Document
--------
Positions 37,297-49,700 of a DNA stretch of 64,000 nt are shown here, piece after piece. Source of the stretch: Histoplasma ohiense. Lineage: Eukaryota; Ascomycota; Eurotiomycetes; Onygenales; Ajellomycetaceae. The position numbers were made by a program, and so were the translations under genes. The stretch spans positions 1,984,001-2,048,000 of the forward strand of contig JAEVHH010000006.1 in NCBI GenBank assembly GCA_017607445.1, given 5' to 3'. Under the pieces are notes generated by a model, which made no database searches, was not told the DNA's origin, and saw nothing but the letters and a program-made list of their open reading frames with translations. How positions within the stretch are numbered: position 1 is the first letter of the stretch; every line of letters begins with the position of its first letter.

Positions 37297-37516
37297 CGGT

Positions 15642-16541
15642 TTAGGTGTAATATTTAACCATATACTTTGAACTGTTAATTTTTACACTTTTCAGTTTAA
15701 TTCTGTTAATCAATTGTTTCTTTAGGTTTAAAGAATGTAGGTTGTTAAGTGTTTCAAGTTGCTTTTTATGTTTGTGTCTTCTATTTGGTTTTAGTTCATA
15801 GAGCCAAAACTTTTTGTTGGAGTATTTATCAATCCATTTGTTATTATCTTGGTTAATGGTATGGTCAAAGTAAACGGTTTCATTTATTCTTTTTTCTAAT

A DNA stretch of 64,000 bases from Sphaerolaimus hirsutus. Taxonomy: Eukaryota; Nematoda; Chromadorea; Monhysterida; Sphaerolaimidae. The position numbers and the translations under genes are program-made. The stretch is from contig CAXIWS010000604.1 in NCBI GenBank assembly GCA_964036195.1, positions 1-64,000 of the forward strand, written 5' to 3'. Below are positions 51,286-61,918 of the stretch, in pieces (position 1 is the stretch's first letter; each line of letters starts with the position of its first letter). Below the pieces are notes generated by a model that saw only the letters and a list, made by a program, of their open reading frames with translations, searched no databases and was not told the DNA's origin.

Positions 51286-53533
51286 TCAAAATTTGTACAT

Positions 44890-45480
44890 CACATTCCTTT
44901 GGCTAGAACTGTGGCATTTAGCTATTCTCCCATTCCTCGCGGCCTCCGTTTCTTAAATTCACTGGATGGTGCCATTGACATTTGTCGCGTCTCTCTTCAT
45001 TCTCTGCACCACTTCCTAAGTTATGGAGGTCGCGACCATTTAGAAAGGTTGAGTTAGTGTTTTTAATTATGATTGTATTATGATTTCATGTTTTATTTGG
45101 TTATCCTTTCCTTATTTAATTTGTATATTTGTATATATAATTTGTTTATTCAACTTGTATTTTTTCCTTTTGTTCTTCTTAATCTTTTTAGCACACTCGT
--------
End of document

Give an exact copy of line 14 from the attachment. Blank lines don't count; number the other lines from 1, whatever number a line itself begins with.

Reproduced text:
45001 TCTCTGCACCACTTCCTAAGTTATGGAGGTCGCGACCATTTAGAAAGGTTGAGTTAGTGTTTTTAATTATGATTGTATTATGATTTCATGTTTTATTTGG